Then I thought of my adopted country of 38 years, the United States. In recent years incredible divisions have been creeping up, between the right and the left, between citizens and immigrants, between queer and heterosexual communities, and on and on. I wondered, “Are we dealing here with guilt or with shame?” Wrongdoing has been created by some that are still alive, and by many who are not alive anymore. Amends have to be made, and we need to do whatever we can to address the effects of this wrongdoing.

But I began to understand that addressing guilt is not enough if one does not address the vast wave of shame looming right behind it. There is an immense surge of un-felt shame, shame that we are part of a group who has done wrong. The unconscious reaction to shame can be pride. When pride takes over, shame is hidden from awareness. Then people or groups of people who may formerly have felt shame now feel superior. Yet, hurt is left on all sides, and empathy for the “other” vanishes.

What can be a remedy for shame? We need to listen to heal each other’s shame. An apology is not enough. The shamed person must hear, “I see you, I truly see you with the pain you carry.” Most likely, both parties of seemingly opposing camps feel their own version of shame. For example, those, who live homeless on our streets may feel ashamed about their state, and those who pass by may feel embarrassed about their lack of support and ashamed of turning away.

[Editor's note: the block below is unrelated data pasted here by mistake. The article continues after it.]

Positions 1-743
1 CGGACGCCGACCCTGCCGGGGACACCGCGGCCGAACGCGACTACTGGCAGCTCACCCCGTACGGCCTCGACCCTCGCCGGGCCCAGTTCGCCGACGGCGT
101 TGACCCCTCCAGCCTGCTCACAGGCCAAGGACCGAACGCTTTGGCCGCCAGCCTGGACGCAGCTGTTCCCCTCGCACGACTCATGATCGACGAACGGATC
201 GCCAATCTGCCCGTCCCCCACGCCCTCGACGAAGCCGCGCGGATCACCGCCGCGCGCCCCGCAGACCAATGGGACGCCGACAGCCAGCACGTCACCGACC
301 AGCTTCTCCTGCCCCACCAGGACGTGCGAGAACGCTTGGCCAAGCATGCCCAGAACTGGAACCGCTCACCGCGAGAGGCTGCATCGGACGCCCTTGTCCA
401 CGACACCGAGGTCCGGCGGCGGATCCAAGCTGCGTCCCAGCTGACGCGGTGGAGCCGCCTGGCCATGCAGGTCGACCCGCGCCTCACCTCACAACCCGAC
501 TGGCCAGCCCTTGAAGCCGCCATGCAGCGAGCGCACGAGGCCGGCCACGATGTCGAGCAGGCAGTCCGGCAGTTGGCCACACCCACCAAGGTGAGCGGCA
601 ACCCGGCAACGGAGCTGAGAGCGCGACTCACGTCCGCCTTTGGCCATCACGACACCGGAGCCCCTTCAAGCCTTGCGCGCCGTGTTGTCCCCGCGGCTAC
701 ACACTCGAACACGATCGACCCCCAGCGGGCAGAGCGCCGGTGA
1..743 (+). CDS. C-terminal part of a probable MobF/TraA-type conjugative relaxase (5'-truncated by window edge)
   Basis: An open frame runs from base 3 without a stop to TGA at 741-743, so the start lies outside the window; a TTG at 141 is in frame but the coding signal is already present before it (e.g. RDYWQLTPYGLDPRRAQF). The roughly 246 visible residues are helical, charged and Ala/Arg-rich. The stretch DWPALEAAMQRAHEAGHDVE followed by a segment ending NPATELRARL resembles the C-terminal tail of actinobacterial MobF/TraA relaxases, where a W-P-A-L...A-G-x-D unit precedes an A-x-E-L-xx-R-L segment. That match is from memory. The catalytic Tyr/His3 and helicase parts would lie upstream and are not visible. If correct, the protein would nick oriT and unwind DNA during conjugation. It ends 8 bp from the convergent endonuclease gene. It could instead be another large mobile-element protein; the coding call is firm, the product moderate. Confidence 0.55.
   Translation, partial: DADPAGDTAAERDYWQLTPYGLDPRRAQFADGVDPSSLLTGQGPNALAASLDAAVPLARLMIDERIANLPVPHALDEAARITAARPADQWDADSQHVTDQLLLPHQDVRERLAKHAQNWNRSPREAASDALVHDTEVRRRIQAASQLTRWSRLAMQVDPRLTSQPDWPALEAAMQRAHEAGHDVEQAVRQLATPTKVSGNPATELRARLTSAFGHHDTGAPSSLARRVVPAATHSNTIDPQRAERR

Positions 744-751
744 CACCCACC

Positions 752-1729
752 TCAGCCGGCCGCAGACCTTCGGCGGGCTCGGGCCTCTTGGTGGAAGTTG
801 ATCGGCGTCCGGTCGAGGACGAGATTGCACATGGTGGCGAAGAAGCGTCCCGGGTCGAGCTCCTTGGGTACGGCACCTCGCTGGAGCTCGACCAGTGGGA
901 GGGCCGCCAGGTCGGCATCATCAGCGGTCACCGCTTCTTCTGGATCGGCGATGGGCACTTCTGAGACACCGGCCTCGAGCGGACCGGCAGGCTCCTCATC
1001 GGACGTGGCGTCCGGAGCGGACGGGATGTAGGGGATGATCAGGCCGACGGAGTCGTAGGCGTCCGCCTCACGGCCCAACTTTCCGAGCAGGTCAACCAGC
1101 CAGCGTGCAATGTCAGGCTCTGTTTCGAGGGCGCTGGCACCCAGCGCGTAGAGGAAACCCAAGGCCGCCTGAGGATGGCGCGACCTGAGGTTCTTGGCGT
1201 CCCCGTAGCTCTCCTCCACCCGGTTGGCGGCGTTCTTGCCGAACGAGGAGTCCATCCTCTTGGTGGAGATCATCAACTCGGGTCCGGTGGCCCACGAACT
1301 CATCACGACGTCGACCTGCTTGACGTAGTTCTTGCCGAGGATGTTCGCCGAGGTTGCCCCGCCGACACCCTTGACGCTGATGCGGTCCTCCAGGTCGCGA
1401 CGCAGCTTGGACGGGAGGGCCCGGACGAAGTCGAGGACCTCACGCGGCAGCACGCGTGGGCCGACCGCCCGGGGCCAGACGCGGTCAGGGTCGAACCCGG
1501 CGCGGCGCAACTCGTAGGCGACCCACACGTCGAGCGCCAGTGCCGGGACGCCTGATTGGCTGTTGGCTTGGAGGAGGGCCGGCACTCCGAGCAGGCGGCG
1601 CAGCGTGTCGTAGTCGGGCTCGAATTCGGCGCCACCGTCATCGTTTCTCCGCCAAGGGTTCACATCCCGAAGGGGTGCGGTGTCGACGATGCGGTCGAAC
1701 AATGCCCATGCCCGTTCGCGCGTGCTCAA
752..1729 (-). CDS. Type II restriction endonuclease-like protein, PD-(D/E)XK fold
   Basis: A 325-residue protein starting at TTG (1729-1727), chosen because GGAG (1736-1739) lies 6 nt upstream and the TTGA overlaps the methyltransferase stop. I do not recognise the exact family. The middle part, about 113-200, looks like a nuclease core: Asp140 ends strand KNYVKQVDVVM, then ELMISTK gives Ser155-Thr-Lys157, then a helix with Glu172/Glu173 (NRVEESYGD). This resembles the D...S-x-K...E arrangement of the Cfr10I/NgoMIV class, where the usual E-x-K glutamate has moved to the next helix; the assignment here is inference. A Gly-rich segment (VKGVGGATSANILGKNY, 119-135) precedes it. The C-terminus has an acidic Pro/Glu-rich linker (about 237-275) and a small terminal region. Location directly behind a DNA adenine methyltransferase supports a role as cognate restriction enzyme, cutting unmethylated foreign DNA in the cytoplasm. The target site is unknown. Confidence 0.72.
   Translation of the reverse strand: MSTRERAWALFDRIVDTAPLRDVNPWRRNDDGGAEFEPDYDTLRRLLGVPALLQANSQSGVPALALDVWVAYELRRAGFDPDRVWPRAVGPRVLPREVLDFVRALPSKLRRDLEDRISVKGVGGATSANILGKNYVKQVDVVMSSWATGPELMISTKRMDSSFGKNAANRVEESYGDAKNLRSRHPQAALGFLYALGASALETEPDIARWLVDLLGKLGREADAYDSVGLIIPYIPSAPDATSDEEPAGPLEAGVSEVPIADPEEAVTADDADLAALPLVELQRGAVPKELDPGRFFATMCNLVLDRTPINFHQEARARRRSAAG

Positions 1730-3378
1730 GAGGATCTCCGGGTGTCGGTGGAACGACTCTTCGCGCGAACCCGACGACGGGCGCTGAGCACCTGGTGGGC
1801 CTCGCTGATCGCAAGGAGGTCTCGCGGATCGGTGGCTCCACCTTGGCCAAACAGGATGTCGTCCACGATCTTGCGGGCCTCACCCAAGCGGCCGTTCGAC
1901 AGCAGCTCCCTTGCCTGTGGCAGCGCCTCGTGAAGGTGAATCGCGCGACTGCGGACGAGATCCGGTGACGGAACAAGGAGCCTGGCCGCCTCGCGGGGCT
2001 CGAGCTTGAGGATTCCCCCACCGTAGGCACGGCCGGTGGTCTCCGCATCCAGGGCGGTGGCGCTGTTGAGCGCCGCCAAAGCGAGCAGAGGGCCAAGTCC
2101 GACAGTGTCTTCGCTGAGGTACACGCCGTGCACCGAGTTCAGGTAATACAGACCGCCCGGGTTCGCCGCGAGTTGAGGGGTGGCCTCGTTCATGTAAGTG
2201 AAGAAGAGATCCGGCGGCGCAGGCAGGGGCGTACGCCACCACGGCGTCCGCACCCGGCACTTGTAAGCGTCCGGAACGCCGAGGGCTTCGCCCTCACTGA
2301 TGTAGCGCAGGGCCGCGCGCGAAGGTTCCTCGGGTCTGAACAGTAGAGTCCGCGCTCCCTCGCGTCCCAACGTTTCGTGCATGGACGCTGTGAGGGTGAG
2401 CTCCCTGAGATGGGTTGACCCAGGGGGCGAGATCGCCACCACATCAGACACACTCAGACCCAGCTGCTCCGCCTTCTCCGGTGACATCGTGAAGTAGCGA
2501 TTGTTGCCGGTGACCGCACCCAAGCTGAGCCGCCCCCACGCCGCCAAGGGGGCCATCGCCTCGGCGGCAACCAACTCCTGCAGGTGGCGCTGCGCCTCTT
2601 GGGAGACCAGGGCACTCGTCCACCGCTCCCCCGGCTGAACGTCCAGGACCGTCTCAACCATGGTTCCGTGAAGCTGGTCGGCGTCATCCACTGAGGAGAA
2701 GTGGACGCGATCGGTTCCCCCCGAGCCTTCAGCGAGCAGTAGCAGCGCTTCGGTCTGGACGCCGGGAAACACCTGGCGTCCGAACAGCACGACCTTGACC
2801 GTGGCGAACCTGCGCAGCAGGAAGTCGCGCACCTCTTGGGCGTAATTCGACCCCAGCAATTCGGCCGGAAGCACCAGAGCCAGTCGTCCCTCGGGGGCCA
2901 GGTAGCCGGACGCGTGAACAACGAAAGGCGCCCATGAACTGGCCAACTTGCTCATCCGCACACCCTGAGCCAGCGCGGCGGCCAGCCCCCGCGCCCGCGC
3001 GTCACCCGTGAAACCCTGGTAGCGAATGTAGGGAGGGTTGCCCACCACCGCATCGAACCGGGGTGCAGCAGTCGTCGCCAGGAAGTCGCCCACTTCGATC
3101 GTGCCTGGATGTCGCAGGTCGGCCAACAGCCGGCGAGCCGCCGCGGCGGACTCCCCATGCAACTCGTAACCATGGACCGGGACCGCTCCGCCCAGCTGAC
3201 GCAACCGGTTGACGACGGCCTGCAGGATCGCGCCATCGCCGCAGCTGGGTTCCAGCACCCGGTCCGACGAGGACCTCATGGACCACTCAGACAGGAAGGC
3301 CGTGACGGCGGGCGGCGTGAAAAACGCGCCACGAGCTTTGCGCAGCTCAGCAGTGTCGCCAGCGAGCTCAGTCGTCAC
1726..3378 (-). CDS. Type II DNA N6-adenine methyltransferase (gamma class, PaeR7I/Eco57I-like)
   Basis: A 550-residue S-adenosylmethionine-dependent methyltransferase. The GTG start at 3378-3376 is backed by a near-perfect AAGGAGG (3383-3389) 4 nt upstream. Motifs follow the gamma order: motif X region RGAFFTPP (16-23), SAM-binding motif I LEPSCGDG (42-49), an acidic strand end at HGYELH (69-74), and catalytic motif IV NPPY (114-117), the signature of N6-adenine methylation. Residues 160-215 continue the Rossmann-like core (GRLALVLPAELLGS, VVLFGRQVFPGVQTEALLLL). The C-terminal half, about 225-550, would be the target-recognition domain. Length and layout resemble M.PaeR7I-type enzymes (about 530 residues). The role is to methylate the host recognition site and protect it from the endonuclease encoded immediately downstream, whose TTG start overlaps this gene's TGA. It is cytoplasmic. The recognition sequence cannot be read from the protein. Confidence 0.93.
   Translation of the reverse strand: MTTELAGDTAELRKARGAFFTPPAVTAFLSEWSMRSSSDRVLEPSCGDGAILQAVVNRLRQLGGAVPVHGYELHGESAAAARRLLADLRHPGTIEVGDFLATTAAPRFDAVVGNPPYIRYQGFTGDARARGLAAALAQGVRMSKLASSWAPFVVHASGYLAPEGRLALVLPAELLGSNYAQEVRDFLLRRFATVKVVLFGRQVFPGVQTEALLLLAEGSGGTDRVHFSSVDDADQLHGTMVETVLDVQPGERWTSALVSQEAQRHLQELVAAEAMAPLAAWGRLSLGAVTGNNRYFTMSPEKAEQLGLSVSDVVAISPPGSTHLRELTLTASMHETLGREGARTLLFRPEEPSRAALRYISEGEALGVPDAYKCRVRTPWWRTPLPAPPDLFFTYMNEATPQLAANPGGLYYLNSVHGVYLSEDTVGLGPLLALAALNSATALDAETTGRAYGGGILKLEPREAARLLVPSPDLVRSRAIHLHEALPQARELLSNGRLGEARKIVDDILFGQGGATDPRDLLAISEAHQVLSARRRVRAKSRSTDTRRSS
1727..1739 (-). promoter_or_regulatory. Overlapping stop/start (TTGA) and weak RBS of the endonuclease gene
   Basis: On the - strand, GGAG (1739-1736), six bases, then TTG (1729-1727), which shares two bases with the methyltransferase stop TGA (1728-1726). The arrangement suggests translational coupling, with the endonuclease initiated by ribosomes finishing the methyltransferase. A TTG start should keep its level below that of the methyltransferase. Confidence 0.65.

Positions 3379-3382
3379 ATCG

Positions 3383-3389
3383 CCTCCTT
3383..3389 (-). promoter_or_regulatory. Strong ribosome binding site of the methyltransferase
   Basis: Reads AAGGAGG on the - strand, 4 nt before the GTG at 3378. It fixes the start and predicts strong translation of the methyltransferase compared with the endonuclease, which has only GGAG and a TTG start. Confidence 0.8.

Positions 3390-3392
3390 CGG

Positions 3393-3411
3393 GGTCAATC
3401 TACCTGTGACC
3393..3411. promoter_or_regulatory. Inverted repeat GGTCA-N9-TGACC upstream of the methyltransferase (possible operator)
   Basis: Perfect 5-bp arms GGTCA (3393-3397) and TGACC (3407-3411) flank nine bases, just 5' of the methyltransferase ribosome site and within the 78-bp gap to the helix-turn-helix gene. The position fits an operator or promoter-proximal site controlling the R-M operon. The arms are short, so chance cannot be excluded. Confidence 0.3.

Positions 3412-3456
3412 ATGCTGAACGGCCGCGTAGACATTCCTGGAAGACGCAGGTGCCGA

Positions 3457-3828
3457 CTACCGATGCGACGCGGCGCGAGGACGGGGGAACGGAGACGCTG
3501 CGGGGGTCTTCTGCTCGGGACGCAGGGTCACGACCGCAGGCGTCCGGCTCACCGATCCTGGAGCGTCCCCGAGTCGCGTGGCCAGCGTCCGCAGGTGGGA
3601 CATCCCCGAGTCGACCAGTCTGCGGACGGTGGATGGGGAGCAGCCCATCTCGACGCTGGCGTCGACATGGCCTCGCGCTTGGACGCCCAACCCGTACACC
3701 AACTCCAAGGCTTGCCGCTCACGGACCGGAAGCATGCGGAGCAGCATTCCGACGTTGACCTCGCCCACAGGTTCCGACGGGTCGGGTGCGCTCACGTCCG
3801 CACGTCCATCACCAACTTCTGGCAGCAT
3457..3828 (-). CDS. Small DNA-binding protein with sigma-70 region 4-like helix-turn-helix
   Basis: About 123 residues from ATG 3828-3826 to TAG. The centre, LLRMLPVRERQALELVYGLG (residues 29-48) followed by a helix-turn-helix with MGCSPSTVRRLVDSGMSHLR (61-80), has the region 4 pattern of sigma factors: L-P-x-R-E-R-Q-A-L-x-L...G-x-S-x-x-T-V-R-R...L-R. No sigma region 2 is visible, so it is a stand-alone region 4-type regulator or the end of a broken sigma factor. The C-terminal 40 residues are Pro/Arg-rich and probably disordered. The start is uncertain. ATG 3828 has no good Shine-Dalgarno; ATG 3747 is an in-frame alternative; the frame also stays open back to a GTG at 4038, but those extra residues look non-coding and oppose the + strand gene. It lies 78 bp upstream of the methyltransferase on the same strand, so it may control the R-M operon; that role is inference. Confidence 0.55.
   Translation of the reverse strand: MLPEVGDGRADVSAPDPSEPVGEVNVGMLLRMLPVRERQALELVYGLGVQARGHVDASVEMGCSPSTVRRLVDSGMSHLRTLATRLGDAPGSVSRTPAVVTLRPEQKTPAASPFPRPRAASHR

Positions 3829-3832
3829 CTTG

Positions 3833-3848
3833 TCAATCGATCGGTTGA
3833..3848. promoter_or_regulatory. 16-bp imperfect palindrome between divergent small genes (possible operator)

I began to wonder if it could be too challenging for many to look at problems in this world because of the pressure of unrecognized, unaddressed shame. Could festering feelings of vulnerability make it difficult to feel empathy for those on the other side of a painful divide? Is it easier to experience pride and indignation than to feel vulnerability?

We need ways, and practices to make it safe to listen to our own shame and that of others. Healing methods have been developed through truth and reconciliation committees. When the Self, as a wider, wiser perspective, is also invited to partake in this healing process, then the container can be large and strong enough to hold painful emotions, unbearable seeming fears, as well as compassion and love.

Within the safe container of Loch Kelly’s glimpse practices and Richard Schwartz’s methodology to reintegrate cast-out parts, it may be possible to allow those feelings of shame. This work can be done individually or in larger settings. Then one can allow oneself to unhook from the fearfully controlling "manager" mind, and to drop down to meet one’s own inner "exiles" until one meets the Self, the timeless, formless place, where all is interconnected, and from where wisdom and compassion naturally arise.


Introduction to Internal Family Systems, Richard C. Schwartz, PhD, 2023, Sounds True

The Way of Effortless Mindfulness, Loch Kelly, 2019, Sounds True

More from Radhule B. Weininger M.D., Ph.D.